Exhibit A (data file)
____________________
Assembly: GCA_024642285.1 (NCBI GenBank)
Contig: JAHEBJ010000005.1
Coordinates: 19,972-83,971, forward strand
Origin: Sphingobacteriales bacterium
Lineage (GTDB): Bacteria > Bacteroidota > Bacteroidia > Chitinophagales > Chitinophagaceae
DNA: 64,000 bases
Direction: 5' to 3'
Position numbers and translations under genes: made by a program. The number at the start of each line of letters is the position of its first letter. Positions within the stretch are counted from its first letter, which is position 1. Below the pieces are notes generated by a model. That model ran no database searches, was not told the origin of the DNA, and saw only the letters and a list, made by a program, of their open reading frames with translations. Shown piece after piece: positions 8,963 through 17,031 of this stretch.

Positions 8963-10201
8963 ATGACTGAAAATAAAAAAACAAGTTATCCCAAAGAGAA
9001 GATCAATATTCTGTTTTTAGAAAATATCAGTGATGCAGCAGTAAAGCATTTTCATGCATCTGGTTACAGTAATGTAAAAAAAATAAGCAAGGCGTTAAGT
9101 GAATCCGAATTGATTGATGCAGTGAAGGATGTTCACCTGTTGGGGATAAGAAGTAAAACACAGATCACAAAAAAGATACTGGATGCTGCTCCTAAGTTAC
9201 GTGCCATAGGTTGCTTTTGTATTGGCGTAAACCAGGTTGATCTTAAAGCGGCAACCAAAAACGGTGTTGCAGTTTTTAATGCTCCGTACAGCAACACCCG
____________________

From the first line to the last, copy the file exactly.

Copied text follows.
Assembly: GCA_024642285.1 (NCBI GenBank)
Contig: JAHEBJ010000005.1
Coordinates: 19,972-83,971, forward strand
Origin: Sphingobacteriales bacterium
Lineage (GTDB): Bacteria > Bacteroidota > Bacteroidia > Chitinophagales > Chitinophagaceae
DNA: 64,000 bases
Direction: 5' to 3'
Position numbers and translations under genes: made by a program. The number at the start of each line of letters is the position of its first letter. Positions within the stretch are counted from its first letter, which is position 1. Below the pieces are notes generated by a model. That model ran no database searches, was not told the origin of the DNA, and saw only the letters and a list, made by a program, of their open reading frames with translations. Shown piece after piece: positions 8,963 through 17,031 of this stretch.

Positions 8963-10201
8963 ATGACTGAAAATAAAAAAACAAGTTATCCCAAAGAGAA
9001 GATCAATATTCTGTTTTTAGAAAATATCAGTGATGCAGCAGTAAAGCATTTTCATGCATCTGGTTACAGTAATGTAAAAAAAATAAGCAAGGCGTTAAGT
9101 GAATCCGAATTGATTGATGCAGTGAAGGATGTTCACCTGTTGGGGATAAGAAGTAAAACACAGATCACAAAAAAGATACTGGATGCTGCTCCTAAGTTAC
9201 GTGCCATAGGTTGCTTTTGTATTGGCGTAAACCAGGTTGATCTTAAAGCGGCAACCAAAAACGGTGTTGCAGTTTTTAATGCTCCGTACAGCAACACCCG